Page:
Because it’s cleaner burning than coal and more plentiful than oil, some have called natural gas the fuel of the future. Here’s what you should know before jumping into natural gas exchange traded funds.
Like other fuels, natural gas prices are heavily influenced by a variety of external factors: political events, social events, weather events and demand shifts.
Abraham Bailin for Morningstar reports that while production has been consistently increasing, demand has decreased thanks to a weak economy and mild weather in the last year. Lower demand, naturally, has pushed prices lower. Eventually, lower prices should encourage more usage.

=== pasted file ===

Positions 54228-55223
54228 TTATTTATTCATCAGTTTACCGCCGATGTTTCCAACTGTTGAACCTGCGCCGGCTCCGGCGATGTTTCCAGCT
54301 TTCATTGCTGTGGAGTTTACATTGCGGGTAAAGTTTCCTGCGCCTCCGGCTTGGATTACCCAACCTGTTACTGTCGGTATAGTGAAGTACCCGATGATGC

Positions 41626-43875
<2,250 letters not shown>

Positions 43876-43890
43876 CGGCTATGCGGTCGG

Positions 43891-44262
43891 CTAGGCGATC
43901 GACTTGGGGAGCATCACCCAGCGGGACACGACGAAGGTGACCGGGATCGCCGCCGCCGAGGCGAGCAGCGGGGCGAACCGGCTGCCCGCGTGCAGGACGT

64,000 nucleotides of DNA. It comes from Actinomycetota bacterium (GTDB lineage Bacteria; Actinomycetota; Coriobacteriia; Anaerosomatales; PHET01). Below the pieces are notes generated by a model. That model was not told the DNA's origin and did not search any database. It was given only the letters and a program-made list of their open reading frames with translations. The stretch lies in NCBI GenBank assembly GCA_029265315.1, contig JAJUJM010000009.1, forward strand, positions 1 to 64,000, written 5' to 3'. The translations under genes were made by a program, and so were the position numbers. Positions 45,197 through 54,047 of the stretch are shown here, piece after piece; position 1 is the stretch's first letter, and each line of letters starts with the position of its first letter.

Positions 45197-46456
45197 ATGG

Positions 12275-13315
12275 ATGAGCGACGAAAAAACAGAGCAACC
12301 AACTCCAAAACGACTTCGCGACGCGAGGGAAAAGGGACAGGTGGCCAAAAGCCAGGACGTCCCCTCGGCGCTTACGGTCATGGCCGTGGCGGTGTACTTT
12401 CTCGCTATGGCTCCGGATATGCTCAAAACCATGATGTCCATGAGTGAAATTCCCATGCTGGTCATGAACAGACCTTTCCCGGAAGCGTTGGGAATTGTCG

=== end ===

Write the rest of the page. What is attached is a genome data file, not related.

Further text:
According to ETF Daily News, on many levels, market liquidity and the absence of carrying costs make using futures via ETFs a better way to invest in natural gas than owning the commodity directly. Investors should still aim to understand the implications of futures trading, particularly how contango affects fund performance.
Futures-based ETFs do not track the spot price, a point of confusion for some. Some ETFs invest in near-month futures contracts, and, as each month draws to a close it has to “roll” its position forward. Effectively, the fund sells its soon-to-expire position and purchases a contract further from expiration to avoid physical delivery.
Natural gas use is expected to increase over time, and as supply is used up, prices may rise accordingly. There are 11 ways to play natural gas with ETFs including:
- United States Natural Gas (UNG)
- iShares Dow Jones U.S. Oil & Gas Exploration & Production (IEO)
- First Trust ISE-Revere Natural Gas (FCG)
- ProShares Ultra Oil & Gas (DIG)
Tisha Guerrero contributed to this article.